Piper smiles and squeezes my hand. “Take your time.”
I don’t want to take my time. I want everything to fast-forward and be over with already. I want it to be next week. A year from now. Any length of time that would put distance between me and death . . . and Seth.
“Thanks,” I whisper before she walks away. Turning my attention back to the grave, I struggle to maintain my composure. The workers are already at graveside and pulling away the blanket of Astroturf covering the mound of dirt beside it.
The world seems to shrink. The thought of all that dirt falling in on her . . . I close my eyes, take a deep breath, and then open them again, only to find Seth’s gaze on me.
My feet start moving before I can stop them. His eyes widen slightly, and my chin goes up. I can be the bigger person. I can talk to him like it’s no big deal he’s here after being gone for so long. That it’s no big deal he cut me out of his life without a real explanation.
My hands clench into fists, and I stuff them into the pockets of my winter coat before he sees them. “I’m sorry for your loss,” I say, inwardly relieved at how controlled my voice sounds.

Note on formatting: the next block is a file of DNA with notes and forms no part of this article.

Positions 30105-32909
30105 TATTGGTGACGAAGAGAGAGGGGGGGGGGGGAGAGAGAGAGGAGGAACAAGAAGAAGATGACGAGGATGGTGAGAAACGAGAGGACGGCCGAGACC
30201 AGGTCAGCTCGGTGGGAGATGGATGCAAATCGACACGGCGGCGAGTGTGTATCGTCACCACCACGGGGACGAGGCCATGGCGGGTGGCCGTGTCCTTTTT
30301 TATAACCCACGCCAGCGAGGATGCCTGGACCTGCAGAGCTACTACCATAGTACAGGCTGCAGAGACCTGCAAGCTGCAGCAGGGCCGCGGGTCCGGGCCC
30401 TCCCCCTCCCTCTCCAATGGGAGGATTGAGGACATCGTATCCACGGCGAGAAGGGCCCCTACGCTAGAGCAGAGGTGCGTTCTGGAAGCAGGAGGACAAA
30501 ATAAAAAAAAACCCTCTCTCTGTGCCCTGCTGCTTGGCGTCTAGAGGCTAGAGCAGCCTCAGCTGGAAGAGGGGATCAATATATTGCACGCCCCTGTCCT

“Thanks,” he replies in a gruff voice I’ve never heard before. I want to cry at the sound of it. I want to slap him, too. I want to know why and what the hell’s his problem. Most of all I want his stupid, muscular arms around me while he whispers, .
He starts to leave, but I stop him by stepping slightly in front of him. “How long are you staying?” The question comes out more sharply than I intend.
Seth gives me a look and runs the side of his thumb right under his bottom lip, just like he did when we were together. “I’m not sure.”
I cross my arms over my chest, trying to hold myself together. If I don’t, my heart is liable to fall out and onto his feet, where he can grind it into the ground once more. “What do you mean you’re not sure?”
Marquita Valentine is the New York Times and USA Today bestselling author of the Holland Springs and Boys of the South series, having sold more than a quarter of a million books around the world. She’s been called “one of the best new voices in romance” (Guilty Pleasures Book Reviews) and her books have been praised as “sexy, fun, and slightly addicting” (The Book Queen). When she’s not writing sexy heroes who adore their sassy heroines, she enjoys shopping, reading, and spending time with her family and friends. Married to her high-school sweetheart, Marquita Valentine lives in a seriously small town in the south with her husband, two kids, and a dog.